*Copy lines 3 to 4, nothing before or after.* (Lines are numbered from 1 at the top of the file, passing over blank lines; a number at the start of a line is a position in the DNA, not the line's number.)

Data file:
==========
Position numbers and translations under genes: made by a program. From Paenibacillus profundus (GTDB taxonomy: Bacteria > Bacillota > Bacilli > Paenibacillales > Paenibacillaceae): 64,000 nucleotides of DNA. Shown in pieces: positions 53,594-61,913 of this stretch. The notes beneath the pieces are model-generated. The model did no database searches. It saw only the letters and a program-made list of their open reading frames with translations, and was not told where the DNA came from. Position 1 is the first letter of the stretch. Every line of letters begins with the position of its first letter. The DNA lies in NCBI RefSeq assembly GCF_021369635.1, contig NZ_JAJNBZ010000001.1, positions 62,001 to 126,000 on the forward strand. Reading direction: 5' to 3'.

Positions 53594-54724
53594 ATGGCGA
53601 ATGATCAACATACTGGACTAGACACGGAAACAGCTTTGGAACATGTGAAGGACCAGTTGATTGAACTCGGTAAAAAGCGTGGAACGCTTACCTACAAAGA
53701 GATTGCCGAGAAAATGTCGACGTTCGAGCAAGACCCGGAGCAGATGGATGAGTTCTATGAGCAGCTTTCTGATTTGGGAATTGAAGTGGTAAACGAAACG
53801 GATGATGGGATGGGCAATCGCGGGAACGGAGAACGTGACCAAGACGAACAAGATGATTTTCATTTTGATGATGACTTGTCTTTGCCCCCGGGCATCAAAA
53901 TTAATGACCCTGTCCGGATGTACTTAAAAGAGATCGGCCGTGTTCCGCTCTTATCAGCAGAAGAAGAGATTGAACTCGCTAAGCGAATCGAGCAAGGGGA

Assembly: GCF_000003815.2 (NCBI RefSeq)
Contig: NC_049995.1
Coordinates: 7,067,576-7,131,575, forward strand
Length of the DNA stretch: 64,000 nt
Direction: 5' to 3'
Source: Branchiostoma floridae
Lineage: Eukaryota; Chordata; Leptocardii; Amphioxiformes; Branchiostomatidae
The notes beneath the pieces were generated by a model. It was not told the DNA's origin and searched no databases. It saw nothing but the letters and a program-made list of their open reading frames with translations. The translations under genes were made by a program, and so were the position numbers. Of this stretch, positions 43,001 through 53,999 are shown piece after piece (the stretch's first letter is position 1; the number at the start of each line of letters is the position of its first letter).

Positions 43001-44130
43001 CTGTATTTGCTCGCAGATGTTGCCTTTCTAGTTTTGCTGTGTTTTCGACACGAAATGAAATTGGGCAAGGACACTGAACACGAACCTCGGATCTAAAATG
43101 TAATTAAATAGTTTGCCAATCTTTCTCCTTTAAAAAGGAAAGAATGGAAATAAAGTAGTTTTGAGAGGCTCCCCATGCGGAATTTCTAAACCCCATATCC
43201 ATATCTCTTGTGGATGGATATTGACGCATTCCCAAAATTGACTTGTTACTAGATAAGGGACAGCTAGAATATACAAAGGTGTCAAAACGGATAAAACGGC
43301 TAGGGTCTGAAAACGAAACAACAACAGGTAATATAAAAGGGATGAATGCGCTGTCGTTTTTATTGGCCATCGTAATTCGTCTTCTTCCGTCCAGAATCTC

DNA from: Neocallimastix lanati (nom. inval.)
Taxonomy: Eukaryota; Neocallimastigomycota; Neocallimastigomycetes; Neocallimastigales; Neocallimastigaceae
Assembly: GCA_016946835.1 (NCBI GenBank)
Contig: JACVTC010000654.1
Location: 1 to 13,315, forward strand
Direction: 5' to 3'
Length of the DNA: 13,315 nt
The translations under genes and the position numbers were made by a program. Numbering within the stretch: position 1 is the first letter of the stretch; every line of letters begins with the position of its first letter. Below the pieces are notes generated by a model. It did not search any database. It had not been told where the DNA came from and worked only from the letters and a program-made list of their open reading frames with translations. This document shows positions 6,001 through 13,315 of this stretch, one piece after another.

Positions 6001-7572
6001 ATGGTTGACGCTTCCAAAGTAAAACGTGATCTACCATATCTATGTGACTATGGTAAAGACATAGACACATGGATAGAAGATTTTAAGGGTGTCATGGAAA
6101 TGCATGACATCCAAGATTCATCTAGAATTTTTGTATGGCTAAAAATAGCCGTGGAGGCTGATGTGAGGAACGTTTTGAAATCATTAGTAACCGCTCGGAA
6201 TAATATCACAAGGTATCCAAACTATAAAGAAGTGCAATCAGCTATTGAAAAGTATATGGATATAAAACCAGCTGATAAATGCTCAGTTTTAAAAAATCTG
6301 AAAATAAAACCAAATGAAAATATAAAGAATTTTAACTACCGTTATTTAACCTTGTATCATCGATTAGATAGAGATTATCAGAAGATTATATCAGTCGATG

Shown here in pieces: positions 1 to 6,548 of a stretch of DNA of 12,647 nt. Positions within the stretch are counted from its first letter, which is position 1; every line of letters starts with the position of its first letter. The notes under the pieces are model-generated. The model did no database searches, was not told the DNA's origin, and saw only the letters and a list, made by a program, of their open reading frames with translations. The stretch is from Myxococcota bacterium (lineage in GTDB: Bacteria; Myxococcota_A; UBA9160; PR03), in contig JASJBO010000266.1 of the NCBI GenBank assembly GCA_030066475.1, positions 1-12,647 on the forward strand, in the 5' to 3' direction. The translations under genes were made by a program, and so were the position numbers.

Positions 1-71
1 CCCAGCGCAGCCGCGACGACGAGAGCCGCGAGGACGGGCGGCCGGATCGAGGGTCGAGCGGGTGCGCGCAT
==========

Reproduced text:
53594 ATGGCGA
53601 ATGATCAACATACTGGACTAGACACGGAAACAGCTTTGGAACATGTGAAGGACCAGTTGATTGAACTCGGTAAAAAGCGTGGAACGCTTACCTACAAAGA